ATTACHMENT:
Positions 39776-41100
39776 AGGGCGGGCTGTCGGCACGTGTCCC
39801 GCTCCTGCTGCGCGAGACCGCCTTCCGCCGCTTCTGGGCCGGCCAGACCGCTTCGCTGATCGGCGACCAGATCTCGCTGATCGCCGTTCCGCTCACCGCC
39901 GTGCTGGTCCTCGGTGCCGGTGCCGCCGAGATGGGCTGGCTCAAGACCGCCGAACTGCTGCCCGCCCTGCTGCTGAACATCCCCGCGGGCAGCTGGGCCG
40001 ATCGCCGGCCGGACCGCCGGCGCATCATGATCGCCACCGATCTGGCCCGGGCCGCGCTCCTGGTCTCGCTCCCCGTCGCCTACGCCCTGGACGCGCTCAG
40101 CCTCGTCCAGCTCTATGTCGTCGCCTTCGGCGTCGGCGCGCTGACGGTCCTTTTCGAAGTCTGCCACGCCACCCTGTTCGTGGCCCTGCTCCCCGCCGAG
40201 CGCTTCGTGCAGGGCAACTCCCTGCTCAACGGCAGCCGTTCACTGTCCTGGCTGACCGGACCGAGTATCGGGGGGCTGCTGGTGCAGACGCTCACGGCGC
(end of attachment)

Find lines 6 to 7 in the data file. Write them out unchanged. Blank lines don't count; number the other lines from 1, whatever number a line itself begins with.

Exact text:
40101 CCTCGTCCAGCTCTATGTCGTCGCCTTCGGCGTCGGCGCGCTGACGGTCCTTTTCGAAGTCTGCCACGCCACCCTGTTCGTGGCCCTGCTCCCCGCCGAG
40201 CGCTTCGTGCAGGGCAACTCCCTGCTCAACGGCAGCCGTTCACTGTCCTGGCTGACCGGACCGAGTATCGGGGGGCTGCTGGTGCAGACGCTCACGGCGC